Published: 11 March 2013

I had a chance to visit, and got a two hour guided tour which still left most of the stuff to see next time. It is near the end of the main street, Peel St, and was a Bicentennial project based on the fact that in 1888 Tamworth had the first municipal electric street lighting in Australia.

The original powerstation was long gone, but in 1986 the Council decided to try to rebuild it on the original site. Amazingly, they were able to locate two John Fowler undertype steam engines of the correct type  and a couple of suitable boilers (which fit on top of the engines). There was no hope of finding a dynamo of the correct type so two 18 kW working replicas were constructed locally on the basis of 19th century sketches. Subsequently drawings have surfaced confirming the accuracy of the replicas, and another steam engine and generator similar to one used later has been obtained. All these are operated from time to time. Unfortunately not while I was there, but I did see the official Inspector of Boilers checking them out.

The original 1907 Municipal Electric Showroom now fronts a museum of all things electrical from measuring instruments through lamps and domestic appliances. It is not an enormous space but there are many thousands of items on display.  The horological highlight is a Smiths-Synchronome powerstation frequency checking clock. The one on display came from Hay but Tamworth had one in the day. The clock has multiple dials so that the time from the Synchronome clock part can be compared with the time from an AC synchronous motor clock (Smiths) running on the mains supplied by the powerstation. If the latter got ahead they slowed down the alternators a bit for a while, and if it got behind, they speeded them up. That way, everybody‚Äôs clocks were correct and all the equipment was happy working at the frequency it was designed for. Because the Synchronome clock normally impulses  only every half minute, this one is fitted with a seconds counter.  A magnet attached to the pendulum attracts a set of contacts together each time it swings past to drive a large two minute dial.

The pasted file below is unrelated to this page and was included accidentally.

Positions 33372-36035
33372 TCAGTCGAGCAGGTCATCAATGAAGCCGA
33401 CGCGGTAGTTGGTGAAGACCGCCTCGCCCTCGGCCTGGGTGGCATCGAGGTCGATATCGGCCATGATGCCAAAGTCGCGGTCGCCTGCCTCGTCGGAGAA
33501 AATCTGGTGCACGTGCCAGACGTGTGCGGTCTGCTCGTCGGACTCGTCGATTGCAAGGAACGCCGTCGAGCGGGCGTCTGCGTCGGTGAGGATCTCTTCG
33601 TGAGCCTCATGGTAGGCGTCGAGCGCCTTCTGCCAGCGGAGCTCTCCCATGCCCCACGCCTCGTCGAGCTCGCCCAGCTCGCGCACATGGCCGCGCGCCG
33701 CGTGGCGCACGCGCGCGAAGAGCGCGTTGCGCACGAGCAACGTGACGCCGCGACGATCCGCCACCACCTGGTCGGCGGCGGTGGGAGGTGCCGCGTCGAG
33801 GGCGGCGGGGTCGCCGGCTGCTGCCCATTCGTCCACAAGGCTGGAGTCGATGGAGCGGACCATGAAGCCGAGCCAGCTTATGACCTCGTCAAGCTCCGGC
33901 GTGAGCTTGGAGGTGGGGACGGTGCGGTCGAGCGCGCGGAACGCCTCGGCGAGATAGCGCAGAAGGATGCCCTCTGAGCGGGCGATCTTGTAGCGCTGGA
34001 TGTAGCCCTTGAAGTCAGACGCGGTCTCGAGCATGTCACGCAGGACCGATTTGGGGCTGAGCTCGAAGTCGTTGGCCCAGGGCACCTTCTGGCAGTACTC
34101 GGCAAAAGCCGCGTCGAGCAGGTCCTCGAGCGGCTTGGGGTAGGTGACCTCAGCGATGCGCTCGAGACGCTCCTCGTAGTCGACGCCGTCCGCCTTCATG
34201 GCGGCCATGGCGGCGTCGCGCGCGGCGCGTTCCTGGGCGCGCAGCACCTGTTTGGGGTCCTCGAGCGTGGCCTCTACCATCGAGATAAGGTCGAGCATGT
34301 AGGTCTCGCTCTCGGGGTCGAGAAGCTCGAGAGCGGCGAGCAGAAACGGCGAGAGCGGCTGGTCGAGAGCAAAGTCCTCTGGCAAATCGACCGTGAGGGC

Down the back there are some other mains clocks but what really caught my attention was an original Reason electrolytic watthour meter. The Reason Manufacturing Company in Brighton, England is where Thomas Murday worked before coming to Australia in 1911 to run the workshop at Prouds  Electric Clocks and Scientific Instruments in Sydney. There was also a recording ammeter with a Murday patent recording pen. It was made by Elliott Brothers, another former Murday employer. And there was  a whole series of very well made electrical instruments by J. Durst, Sydney, whom I have never heard of before.

The Museum is open 9am-1pm, Wednesday- Saturday. Highly Recommended.